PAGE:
Like any mother, Michelec Kehl of Bowleys Quarters wants her son, Jonathan, to be a normal, growing teen-ager -- one who can run, jump and revel in the excitement of rough-and-tumble sports.
Until 1 1/2 years ago, Jonathan, 15, could do all this and more. Then, in August 1989, on the first family vacation in five years, he fractured his left hip in a water-skiing accident in Harford County.
He's had surgery that did not work and has been diagnosed as having avascular osteo necrosis, or bone death, which is caused by a lack of blood flowing into his hip. He has spent most of the past two years on crutches.
This is the bone disease that many orthopedic specialists here and across the country speculate led the Kansas City Royals baseball team earlier this month to release Bo Jackson, one of the world's most celebrated athletes, from his $2.3 million contract.
When doctors at Johns Hopkins Hospital told Michelec Kehl, 36, last December that her son's condition was growing worse and that his hip was beginning to collapse, she sprang into action.
"There has to be something that will help this child," she said over and over to herself and to everyone she met, she recalled yesterday.
A gynecologist she had known a long time pointed her in the direction of Dr. David S. Hungerford, an orthopedic surgeon and an expert on avascular osteo necrosis at Good Samaritan Hospital.
No doctor in this country could help Jonathan, Hungerford told the teen-ager's mother, unless she was willing to settle for a bone fusion, which would result in limited use of the leg. She was not.
In that case, Hungerford said, Kehl's son would need a hip transplant -- a hip joint that, like a heart or liver transplant, would come from a donor about his age and size who had died in a car crash or other traumatic incident. He sent Michelec Kehl; her husband, Edward, 38; and Jonathan to Toronto, where they had their first consultation with Dr. Allan Gross in February.
On April 10, the Kehls and Jonathan, one of their four children, will travel once again to Mount Sinai Hospital in Toronto. There, Jonathan will undergo the first of two operations within this year.
"The procedure is experimental. Dr. Gross has only done four hip transplants so far, although he has done many knee transplants," Kehl said. "He said Jonathan is a good candidate." Gross, who is on vacation, could not be reached for comment yesterday.
Asked about the outcomes of his patients, Michelec Kehl said Gross described one as excellent, one as good, one as fair and the other as poor and requiring a fusion. Even if Jonathan would require a fusion, the Toronto orthopedist thinks he "can give Jonathan a very good leg," she said.
Gross has waived his surgeon's fee for both operations -- the initial limb-lengthening procedure will be followed three to four months later by the actual transplant.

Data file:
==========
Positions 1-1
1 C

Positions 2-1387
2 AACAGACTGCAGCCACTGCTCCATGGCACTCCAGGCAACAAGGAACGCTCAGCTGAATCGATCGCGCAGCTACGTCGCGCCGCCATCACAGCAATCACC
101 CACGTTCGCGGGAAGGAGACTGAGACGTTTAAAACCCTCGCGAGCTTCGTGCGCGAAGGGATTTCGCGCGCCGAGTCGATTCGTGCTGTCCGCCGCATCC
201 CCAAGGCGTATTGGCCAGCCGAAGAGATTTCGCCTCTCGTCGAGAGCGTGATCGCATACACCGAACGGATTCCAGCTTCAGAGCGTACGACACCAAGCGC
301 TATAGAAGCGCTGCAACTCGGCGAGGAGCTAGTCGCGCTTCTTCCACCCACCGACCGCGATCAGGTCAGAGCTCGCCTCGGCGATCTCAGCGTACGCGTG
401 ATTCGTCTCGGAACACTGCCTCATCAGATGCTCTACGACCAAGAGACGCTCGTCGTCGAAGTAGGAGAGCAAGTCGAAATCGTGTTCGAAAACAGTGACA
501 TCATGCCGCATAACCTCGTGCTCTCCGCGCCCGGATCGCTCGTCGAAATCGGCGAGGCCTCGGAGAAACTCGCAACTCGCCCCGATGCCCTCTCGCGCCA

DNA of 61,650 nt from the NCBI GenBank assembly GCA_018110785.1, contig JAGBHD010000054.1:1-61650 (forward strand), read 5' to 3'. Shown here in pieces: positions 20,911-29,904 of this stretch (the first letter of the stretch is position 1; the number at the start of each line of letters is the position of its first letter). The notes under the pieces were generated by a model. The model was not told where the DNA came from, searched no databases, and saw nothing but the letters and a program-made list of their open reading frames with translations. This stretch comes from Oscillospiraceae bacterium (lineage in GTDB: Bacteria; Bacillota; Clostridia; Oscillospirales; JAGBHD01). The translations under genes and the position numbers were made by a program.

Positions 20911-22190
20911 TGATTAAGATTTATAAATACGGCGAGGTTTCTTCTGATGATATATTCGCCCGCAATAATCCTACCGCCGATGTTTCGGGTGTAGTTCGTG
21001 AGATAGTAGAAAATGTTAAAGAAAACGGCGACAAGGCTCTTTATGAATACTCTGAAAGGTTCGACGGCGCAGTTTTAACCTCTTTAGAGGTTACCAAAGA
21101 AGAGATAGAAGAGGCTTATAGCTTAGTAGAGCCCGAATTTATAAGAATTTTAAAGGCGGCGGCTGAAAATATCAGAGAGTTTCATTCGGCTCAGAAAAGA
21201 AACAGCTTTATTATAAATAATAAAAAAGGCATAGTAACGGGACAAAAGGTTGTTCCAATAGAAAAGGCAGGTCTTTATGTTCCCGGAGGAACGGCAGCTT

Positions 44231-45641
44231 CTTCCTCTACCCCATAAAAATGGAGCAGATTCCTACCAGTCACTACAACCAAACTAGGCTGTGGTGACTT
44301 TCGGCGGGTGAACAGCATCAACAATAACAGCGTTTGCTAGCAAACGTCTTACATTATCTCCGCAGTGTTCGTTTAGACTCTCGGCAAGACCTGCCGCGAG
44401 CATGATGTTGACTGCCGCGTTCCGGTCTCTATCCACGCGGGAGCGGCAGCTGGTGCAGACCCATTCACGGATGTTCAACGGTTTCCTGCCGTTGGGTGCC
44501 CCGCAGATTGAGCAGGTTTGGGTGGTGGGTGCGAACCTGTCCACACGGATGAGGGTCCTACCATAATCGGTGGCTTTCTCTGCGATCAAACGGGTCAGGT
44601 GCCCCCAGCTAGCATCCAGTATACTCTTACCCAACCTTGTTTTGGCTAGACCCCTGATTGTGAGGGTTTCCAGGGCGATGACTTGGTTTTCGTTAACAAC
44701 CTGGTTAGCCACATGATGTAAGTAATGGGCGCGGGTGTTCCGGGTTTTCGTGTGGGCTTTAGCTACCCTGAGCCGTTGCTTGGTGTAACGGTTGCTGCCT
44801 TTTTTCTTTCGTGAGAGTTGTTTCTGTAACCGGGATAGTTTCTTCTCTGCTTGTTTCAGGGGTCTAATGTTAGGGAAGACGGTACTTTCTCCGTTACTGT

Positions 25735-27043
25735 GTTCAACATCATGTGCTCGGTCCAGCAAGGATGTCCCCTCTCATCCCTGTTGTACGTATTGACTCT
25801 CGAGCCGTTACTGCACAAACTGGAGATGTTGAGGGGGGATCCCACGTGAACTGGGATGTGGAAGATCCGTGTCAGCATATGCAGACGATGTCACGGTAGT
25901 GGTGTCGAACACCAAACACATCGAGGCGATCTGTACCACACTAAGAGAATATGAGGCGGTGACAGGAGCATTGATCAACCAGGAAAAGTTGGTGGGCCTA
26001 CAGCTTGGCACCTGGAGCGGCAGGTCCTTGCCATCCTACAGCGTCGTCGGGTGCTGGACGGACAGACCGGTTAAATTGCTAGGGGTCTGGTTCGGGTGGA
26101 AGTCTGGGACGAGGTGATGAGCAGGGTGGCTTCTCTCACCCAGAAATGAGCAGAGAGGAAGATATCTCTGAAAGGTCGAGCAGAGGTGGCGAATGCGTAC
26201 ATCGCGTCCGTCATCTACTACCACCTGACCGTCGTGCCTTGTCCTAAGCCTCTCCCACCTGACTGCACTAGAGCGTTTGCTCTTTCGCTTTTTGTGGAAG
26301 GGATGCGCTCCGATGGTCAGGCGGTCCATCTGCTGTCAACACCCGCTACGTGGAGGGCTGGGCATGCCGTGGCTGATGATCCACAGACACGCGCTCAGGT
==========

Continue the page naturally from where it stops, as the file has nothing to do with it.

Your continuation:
But Jonathan's name cannot even be placed on the list of people awaiting a donor until enough money is raised to meet all the anticipated costs -- one day in the Toronto hospital costs $2,000. Jonathan's mother estimates that the family will need $10,000 for the first procedure and another $18,000 for the actual transplant.
The 1989 tragedy hit the family while it was between insurance plans. The Kehls were dropping Blue Cross and moving toward signing with the Johns Hopkins Health Plan. They remain uninsured.
Even if they were insured, Michelec Kehl doubts that anyone would cover the expenses connected with the hip transplant since it is so experimental.
Jonathan's family already has laid out thousands of dollars toward his recovery, but now they need the help of others.
"We're running on burnt energy," says Michelec Kehl. "The dirty clothes are piling up. I'm only able to open my stained-glass shop by appointment. We will do everything in our power to raise this money to help our son walk again.
"My neighbors and friends have been wonderful. We're holding bake sales every weekend. Even the husbands have been helping us make homemade Easter candy for weekend sales. We're holding a raffle and dance on April 26 at Bowleys Quarters Volunteer Fire Department Hall."
Jonathan, who with his friends' support still leads an active life, is a sophomore at Eastern Vocational-Technical High School. He's majoring in machine shop so he can become a machinist.
A polite, 5-foot, 11-inch teen, Jonathan said, "I'm excited about the procedure that's coming up. It's supposed to lengthen my left leg, which is about one-half inch shorter than my right leg."
The past 1 1/2 years have been rough but not unbearable, he said, thanks to "strong support" from his friends and family.
The Bowleys Quarters Improvement Association has established the Jonathan Kehl Medical Fund to help with his medical expenses. Those wishing to help may send a contribution to P.O Box 5062, Baltimore, 21220.
If there is any money left over after Jonathan's bills are paid, Michelec Kehl promises to start a second fund earmarked for avascular osteo necrosis research, hoping to spur more interest in hip transplants in this country.